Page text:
National Marketing Initiative on Supported Employment
1. Develop a Mission Statement
Developing a mission statement is one of the first steps in generating a marketing plan. It helps an organization establish an identity and purpose. Supported employment agencies need to review their mission or create one if none exists.
The mission statement addresses how the organization intends to facilitate community inclusion and employment of people with severe disabilities. Included in a mission statement are the organizational values and philosophy. There should be a visionary theme to a mission. Those who write and are guided by it achieve ownership of a value or service. Mission statements are strong when they are clear and brief.
2. Complete an Environmental Analysis
a. Identify Stakeholders: Stakeholders are those individuals and organizations who have an interest in achieving the mission statement. They need to believe in the mission and have a commitment m achieving its objectives. Stakeholders must understand the philosophy and concepts associated with supported employment in order to be effective players in a marketing plan.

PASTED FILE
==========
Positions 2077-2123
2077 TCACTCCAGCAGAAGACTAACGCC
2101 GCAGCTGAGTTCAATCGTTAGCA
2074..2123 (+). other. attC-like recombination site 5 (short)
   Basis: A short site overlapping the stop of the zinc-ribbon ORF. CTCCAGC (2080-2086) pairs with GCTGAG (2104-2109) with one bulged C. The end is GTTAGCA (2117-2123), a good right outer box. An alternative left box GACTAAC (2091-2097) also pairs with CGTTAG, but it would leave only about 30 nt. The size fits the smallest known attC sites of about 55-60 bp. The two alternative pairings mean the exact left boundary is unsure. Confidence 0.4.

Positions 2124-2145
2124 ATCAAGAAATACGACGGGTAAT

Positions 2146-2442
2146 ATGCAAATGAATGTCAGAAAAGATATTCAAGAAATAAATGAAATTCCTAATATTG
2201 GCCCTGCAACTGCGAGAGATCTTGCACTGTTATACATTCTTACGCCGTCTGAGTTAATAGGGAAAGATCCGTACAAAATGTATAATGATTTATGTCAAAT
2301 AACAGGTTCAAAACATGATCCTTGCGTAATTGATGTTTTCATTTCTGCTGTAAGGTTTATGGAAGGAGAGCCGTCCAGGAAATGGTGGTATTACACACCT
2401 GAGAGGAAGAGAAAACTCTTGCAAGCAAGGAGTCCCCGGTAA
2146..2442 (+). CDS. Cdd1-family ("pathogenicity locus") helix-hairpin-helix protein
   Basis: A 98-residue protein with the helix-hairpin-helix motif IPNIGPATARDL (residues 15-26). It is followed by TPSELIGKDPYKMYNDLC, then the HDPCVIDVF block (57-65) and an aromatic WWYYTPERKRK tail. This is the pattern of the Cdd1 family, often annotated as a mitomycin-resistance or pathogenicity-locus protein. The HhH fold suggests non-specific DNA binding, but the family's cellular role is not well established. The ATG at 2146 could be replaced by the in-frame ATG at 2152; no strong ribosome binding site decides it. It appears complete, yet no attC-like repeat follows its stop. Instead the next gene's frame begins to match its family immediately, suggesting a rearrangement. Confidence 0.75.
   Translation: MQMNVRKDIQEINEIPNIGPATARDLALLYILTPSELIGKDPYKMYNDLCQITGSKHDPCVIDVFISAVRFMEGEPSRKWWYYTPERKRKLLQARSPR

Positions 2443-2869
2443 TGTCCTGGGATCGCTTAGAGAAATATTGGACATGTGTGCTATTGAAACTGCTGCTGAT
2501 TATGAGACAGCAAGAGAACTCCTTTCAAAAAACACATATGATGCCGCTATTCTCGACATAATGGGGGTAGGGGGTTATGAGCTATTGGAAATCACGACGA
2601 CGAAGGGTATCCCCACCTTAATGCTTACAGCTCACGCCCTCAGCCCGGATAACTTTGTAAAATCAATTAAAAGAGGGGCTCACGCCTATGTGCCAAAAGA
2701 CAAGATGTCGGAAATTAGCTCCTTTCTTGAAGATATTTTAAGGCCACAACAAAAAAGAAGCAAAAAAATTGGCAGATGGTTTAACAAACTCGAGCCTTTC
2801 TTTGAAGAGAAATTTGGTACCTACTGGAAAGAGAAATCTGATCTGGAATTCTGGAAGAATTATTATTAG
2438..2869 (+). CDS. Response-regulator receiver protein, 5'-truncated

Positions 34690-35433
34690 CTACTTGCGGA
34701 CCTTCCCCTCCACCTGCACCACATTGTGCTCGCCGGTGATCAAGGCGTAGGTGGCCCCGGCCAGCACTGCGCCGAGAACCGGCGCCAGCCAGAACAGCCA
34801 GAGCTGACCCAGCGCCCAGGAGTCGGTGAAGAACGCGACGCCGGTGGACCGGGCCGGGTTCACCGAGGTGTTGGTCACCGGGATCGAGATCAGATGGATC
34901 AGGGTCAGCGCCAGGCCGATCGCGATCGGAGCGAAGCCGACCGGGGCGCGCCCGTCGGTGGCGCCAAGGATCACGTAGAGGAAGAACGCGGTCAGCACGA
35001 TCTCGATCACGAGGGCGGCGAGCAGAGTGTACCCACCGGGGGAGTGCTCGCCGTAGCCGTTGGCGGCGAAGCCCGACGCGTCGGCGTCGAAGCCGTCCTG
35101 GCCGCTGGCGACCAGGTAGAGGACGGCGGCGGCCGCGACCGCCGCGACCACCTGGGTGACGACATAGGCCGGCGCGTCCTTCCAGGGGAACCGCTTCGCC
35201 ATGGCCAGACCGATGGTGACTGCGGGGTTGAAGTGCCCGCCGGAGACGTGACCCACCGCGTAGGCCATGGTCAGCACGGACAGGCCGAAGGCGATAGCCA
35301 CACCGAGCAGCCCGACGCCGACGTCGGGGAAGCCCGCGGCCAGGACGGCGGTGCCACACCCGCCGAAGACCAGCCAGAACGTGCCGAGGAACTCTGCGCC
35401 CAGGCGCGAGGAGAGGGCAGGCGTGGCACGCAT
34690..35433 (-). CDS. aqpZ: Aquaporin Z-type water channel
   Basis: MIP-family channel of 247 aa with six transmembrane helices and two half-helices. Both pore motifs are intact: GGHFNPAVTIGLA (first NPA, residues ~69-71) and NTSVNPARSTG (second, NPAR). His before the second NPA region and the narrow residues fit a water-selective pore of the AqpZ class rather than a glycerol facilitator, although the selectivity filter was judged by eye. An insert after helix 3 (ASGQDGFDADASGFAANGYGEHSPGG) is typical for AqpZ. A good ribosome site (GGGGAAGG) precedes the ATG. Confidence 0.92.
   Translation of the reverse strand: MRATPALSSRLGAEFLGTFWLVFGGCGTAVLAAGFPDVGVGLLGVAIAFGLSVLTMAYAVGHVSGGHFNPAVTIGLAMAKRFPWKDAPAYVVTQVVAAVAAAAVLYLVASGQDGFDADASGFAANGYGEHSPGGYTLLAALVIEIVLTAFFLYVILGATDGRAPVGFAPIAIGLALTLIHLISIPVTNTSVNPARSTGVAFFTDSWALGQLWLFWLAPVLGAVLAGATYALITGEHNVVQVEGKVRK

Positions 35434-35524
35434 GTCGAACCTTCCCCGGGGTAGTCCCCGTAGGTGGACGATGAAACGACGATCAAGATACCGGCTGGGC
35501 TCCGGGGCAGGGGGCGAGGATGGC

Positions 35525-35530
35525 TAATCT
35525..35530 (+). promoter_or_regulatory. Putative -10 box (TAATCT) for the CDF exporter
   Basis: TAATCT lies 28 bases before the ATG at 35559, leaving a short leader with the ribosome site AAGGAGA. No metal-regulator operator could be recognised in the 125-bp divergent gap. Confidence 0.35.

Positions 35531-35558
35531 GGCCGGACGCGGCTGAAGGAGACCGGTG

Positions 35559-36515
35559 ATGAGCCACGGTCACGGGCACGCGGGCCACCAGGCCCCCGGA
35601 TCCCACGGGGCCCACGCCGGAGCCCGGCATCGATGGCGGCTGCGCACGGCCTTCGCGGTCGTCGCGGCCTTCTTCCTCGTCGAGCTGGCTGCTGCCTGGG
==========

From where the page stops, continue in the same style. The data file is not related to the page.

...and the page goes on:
Each organization needs to generate its own list of stakeholders. Some possible stakeholders in a national supported employment marketing plan are:
Supported Employment Stakeholders: Persons with disabilities and familiesb. Conduct an Environmental Analysis: Each organization, as part of a market planning, conducts an environmental analysis. This activity analyzes the current status of supported employment. One environmental analysis activity is a needs assessment. A needs assessment yields information such as numbers of people needing supported employment services, types of service options, quality indicators, and other demographic information.
Association for Persons in Supported Employment (APSE)
Rehabilitation Research and Training Center on Supported Employment (RRTC)
State Vocational Rehabilitation Offices State Agencies (e.g., Dept. of Mental Health and Mental Retardation)
Client Assistance Program in each state Local, state, and federal legislators
President' s Committee on Employment of People with Disabilities
Representatives from the Executive Branch Employers and Business Organizations